Teff, Eragrostis tef, is a warm season annual grass in the family Poaceae grown for its grain which can be ground into flour. The teff plant characteristically possesses a large crown and many tillers (lateral offshoots originating from the base of the stem). The plant is fine stemmed and grows in tufts. It produces a panicle (a branched flower cluster) with spikelets that hold the grain. The panicle can possess 190 to 1410 spikelets and can be either compact or loose in form. The teff grain ranges in colour from white to brown or reddish purple and is very small in size (1.0-1.7 mm in length). The plant produces 2-12 white or dark brown flowers on the spikelets. Teff is an annual plant, harvested after one growing season and it can grow 25-135 cm in height depending on the cultivar. Teff may also be referred to as Tef, Xaafii, lovegrass, annual bunch grass or warm season annual bunch grass and it originates from Ethiopia.


Teff is grown predominantly as a cereal crop in Ethiopia. The grain can be used to make flour or porridge or can be fermented and made into type of flatbread called injera, which is eaten widely in Ethiopia. Grain can also be used to brew alcoholic beverages or grown as a forage for livestock or for use in building construction. As the grain lacks gluten, it can be used to produce gluten-free specialty products for people with allergies to gluten.


Basic requirements
Teff is a warm season annual and can can be grown in a wide range of climates and soil as it will tolerate both drought conditions and and waterlogging. If the soil is waterlogged it is generally preferred to grow the crop on a raised seed bed to help drainage. The crop can be grown at temperatures ranging from 10°C to 27°C in areas with an average annual rainfall of 450–550 mm, requiring 450–550 mm during the growing season. Teff plants are sensitive to daylength and optimal flowering is reached with a daylength of 12 hours.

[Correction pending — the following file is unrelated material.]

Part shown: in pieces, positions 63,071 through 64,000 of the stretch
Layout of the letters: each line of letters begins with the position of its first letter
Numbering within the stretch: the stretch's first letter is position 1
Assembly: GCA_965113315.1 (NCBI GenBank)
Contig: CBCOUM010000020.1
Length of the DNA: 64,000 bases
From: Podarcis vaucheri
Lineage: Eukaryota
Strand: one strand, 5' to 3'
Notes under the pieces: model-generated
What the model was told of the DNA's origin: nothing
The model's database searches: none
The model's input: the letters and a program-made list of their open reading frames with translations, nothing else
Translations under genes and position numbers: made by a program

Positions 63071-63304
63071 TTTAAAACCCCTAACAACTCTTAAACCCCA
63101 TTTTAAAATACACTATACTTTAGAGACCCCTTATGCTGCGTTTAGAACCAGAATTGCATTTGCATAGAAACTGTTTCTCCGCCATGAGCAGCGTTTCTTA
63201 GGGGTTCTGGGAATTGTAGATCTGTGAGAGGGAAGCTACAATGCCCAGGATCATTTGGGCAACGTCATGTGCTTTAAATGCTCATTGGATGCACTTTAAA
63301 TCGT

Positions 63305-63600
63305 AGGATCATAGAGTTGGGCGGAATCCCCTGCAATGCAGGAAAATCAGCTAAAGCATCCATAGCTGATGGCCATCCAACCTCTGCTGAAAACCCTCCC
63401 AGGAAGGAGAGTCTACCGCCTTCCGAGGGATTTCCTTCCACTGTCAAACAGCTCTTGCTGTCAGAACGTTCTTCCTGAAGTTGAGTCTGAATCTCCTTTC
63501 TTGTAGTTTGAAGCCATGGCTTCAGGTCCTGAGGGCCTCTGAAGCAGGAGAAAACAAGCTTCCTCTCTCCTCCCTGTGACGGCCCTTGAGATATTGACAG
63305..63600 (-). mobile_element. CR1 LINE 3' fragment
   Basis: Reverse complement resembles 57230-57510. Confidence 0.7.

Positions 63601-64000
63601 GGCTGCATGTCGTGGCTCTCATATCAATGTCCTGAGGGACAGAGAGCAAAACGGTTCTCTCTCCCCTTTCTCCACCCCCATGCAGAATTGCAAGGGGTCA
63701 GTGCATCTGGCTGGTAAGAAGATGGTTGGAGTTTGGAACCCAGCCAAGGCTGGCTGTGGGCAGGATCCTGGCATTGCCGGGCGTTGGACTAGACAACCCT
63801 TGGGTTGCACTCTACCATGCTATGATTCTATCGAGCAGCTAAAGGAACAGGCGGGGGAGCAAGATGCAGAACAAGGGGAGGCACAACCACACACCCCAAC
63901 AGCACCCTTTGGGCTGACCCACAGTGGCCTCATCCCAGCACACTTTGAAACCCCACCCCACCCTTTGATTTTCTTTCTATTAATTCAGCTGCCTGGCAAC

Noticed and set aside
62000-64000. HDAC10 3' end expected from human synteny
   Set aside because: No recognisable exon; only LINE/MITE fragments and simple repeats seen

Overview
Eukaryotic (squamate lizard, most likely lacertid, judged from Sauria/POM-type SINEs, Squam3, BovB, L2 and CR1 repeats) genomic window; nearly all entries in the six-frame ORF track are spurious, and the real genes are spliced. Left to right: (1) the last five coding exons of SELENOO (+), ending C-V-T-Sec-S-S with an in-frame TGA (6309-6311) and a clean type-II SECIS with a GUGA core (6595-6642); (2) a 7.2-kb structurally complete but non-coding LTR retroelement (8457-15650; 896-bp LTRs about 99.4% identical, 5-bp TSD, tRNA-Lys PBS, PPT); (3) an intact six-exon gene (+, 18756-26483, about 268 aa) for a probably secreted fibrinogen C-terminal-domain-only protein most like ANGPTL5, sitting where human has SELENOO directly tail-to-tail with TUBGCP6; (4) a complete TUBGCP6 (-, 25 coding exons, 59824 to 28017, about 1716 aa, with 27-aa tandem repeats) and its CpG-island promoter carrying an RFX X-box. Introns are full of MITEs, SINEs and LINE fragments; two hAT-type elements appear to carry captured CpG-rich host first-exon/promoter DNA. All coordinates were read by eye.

Teff is grown directly from seed in a prepared seed bed. The field is prepared for planting by plowing several times and, in areas where drainage is poor, furrows or raised beds are created to aid drainage. In moisture-stressed fields, the seedbeds are tightly packed prior to sowing seed to help prevent the soil surface drying too quickly and minimize the effect of low moisture on germination Teff seeds are usually sown on the soil surface and left uncovered or are covered lightly with tree branches. Seeding rates vary by region but generally, 15–55 kg of seeds are sown per hectare of land. If seeds are sown mechanically with a broadcaster or seed drill, lower seeding rates can be used. Higher seeding rates are required when hand sowing teff seed due to the small size of the seeds making it difficult to broadcast evenly.

General care and maintenance
Teff should be grown in a weed-free field for best results. Preparing the bed by plowing prior to planting the seeds will help to destroy existing weeds. If weeds begin to grow during the growing season the field may be hand weeded 25–30 days after teff emergence, when the plants reach the early tillering stage. If weeds continue to be a problem then a second hand weeding can be carried out when teff reaches the stem elongation stage. Weeding after heading is not recommended. Teff can be fertilized to promote good production. Fertilizer can be safely applied at the same time as seed is sown without adversely affecting germination. Addition of nitrogen to the soil promotes vegetative growth of teff, while phosphorus applications will promote grain, production. potassium has been found to be of little importance for the growth of teff.

Teff is ready for harvest between 60 and 120 days after planting when the leaves of the plants turn from green to yellow in color. Prompt harvest before the plants dry out completely helps to prevent the seedheads from shattering, reducing losses. At harvest, care must be taken to ensure that the grain does not get mixed with soil as the small grain size makes it impossible to separate back out. The seed is separated from the chaff by trampling or threshing.


Ruskin, F. R. (ed.) (1996.) Lost Crops of Africa Volume I. Board on Science and Technology for International Development. Available at: http://books.nap.edu/openbook.php?rec.... [Accessed 20 April 15]. Free to access.

Ketema, S. (1997). Tef. Eragrostis tef (Zucc.) Trotter. The International Plant Genetic Resources Institute (IPGRI). Available at: http://www.bioversityinternational.or.... [Accessed 20 April 15]. Free to access.

Stallknecht, G. F. (1997). Teff. Purdue University Center for New Crops and Crop Products. Available at: http://www.hort.purdue.edu/newcrop/cr.... [Accessed 20 April 15]. Free to access.

Stallknecht, G. F., Gilbertson, K. M. & Eckhoff, J. J. (1993). Teff: Food Crop for Humans and Animals. pp. 231-234. In: Janick, J. and Simon, J. E. (eds.), New Crops. Wiley, New York. Available at: http://www.hort.purdue.edu/newcrop/pr.... [Accessed 20 April 15]. Free to access.

Common Pests and Diseases

Teff rust
Uromyces eragrostidis

Brownish-red pustules on leaves
Disease occurs in Africa